We finally adjourned around 5:30 which gave me an hour and half to try to pull myself back together and get ready to play chess at 7:00 PM. The 8th round of the US Open has not treated me kindly over the last 3 years. I'm 0-3 in round 8 from 2006 to 2008. Would 2009 be any different? It was most likely I would get paired down again since I was -1. I had not seen an up pairing since my round two disaster against Ron Burnett.

Sure enough I got paired down against an 1190 who also had 3 points. When somebody who is that much lower rated then you, but has the same score after 7 rounds, you can't go by rating at all. I decided I was not going to look at the wallchart and see who had beaten or drawn with to achieve that score. I did not want to clutter up my mind worrying about that kind of stuff.

He made an error in the opening which allowed me to win a pawn on f2. I played a bit tentatively after that. I wasn't convinced I would be able to convert the pawn advantage. He played very solidly, and was taking his time on each move. I was having a little trouble staying still, and got quite interested in the game of this kid playing several boards away. I had seen him during the tournament, but thought he was the little brother of one the other kids playing. He's six years old and came into the tournament with a rating of 1510. He played 8 rounds and scored 4 points. His rating jumped to 1600.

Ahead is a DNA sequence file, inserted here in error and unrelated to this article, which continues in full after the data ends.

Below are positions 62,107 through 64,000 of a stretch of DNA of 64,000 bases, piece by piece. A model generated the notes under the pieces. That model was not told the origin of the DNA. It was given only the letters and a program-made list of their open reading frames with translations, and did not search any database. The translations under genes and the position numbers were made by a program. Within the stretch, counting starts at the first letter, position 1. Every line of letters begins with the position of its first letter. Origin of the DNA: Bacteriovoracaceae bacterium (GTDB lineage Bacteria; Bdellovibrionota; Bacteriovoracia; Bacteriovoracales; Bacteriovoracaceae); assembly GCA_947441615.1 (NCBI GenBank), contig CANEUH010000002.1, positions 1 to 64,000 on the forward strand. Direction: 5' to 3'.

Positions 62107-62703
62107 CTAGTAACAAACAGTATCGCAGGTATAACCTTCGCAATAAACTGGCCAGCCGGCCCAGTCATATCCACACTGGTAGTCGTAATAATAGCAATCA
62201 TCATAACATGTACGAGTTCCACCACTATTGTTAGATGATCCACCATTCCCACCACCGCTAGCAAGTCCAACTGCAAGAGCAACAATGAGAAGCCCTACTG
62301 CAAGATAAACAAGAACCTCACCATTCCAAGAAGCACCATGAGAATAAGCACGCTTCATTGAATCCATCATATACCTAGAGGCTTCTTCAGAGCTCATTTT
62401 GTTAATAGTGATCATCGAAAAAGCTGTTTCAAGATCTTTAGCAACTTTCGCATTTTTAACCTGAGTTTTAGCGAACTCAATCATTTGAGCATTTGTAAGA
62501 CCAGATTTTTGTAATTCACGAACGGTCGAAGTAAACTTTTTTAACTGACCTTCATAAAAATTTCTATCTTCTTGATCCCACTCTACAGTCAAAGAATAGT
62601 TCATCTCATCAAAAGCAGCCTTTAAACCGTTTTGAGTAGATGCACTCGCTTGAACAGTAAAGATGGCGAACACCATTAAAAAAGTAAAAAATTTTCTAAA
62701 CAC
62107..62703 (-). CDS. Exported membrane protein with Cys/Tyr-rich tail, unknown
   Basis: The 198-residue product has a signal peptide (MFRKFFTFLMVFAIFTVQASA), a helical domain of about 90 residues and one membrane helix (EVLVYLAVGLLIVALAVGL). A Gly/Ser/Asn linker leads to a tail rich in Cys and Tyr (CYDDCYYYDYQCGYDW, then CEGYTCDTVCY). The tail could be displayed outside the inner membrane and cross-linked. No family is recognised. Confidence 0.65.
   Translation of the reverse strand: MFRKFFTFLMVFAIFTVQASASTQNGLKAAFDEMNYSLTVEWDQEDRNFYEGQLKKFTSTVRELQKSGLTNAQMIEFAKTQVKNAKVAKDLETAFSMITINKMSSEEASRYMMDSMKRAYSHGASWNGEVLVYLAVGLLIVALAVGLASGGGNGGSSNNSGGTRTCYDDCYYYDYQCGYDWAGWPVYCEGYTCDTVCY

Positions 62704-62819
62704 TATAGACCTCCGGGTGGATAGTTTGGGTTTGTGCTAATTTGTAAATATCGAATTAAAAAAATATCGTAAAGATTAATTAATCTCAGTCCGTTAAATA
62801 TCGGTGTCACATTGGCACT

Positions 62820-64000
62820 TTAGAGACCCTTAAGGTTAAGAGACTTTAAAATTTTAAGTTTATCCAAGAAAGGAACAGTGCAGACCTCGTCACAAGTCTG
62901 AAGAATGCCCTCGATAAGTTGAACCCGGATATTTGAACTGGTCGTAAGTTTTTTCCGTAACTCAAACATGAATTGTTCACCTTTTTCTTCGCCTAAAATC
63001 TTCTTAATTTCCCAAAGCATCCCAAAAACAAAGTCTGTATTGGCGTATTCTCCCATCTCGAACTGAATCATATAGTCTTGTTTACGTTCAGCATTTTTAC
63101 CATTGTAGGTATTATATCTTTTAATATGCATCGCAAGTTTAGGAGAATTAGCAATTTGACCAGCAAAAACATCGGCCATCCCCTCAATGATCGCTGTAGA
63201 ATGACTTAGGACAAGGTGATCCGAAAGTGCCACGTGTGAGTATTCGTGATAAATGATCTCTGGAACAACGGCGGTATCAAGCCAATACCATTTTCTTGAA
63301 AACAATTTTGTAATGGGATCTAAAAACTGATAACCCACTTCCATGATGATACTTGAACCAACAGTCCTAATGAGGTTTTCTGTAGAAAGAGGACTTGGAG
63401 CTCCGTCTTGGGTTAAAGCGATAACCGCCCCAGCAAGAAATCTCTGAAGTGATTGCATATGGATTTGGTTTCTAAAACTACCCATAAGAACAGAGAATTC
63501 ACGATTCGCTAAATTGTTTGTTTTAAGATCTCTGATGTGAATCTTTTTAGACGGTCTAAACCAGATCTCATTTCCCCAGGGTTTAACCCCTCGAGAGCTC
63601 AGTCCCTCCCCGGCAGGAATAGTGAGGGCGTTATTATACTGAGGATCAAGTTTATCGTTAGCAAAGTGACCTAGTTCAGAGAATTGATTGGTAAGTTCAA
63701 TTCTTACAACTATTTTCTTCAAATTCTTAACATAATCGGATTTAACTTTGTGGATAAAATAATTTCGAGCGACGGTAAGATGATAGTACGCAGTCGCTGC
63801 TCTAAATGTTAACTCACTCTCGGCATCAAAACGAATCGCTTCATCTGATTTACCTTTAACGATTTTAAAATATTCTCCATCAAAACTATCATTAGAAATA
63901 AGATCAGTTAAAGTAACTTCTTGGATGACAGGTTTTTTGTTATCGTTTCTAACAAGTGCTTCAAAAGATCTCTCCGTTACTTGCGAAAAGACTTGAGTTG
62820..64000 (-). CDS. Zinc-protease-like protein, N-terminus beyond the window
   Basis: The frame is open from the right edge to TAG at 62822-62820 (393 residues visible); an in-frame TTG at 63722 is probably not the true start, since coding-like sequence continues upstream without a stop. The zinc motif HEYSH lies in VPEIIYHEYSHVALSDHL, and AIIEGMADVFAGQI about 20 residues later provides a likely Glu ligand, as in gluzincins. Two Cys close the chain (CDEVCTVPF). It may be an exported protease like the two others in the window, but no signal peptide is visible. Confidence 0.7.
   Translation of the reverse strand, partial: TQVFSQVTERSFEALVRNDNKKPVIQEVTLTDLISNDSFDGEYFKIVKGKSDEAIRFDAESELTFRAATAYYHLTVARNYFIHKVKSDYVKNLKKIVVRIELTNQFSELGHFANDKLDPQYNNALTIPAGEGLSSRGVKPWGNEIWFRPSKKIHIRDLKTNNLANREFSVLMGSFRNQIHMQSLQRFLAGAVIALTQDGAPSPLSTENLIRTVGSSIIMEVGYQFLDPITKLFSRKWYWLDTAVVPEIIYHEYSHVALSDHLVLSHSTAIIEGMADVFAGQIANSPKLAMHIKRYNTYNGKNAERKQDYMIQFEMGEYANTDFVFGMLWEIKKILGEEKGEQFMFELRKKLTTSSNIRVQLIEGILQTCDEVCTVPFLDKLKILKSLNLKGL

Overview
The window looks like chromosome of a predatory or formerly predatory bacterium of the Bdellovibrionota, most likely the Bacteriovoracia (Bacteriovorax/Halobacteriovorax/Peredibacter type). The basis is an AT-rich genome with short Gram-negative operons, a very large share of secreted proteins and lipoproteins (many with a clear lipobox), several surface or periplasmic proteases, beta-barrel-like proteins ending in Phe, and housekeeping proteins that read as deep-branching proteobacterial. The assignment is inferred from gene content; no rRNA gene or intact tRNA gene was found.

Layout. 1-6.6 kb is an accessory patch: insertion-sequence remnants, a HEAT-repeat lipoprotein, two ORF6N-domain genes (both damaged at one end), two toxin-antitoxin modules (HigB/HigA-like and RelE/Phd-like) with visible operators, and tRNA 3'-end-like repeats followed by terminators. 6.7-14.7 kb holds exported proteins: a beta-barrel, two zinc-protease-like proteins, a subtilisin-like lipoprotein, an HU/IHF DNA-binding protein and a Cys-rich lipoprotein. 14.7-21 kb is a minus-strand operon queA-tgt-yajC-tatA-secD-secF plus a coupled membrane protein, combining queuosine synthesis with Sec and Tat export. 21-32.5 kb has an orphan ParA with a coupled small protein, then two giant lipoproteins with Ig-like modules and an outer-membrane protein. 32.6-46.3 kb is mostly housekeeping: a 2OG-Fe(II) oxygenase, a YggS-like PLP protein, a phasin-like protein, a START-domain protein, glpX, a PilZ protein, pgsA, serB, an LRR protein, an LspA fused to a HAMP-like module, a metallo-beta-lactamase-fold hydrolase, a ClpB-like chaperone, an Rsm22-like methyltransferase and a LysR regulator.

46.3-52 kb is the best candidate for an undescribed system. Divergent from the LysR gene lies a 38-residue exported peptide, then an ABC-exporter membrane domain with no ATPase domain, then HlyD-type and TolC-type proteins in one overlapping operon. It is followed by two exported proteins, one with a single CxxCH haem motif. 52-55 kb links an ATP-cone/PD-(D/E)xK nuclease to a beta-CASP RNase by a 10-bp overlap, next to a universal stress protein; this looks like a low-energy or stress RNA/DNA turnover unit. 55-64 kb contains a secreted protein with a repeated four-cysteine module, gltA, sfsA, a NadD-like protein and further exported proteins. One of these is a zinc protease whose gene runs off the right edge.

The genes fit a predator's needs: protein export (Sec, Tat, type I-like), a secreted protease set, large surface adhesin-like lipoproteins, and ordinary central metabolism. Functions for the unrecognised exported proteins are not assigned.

Awonder Liang
6 years old. Youngest player

He should have been familiar to me since I had taken a number of pictures of him at Super Nationals, including the one below. He tied for second in the K-1 section with 6.5 out of 7. His 3rd place trophy was as big as he was. At that time his rating was 1345. A kindergartner with a 1345 rating! I don't think I even knew how to play checkers in kindergarten. Since then he has gained 250 points.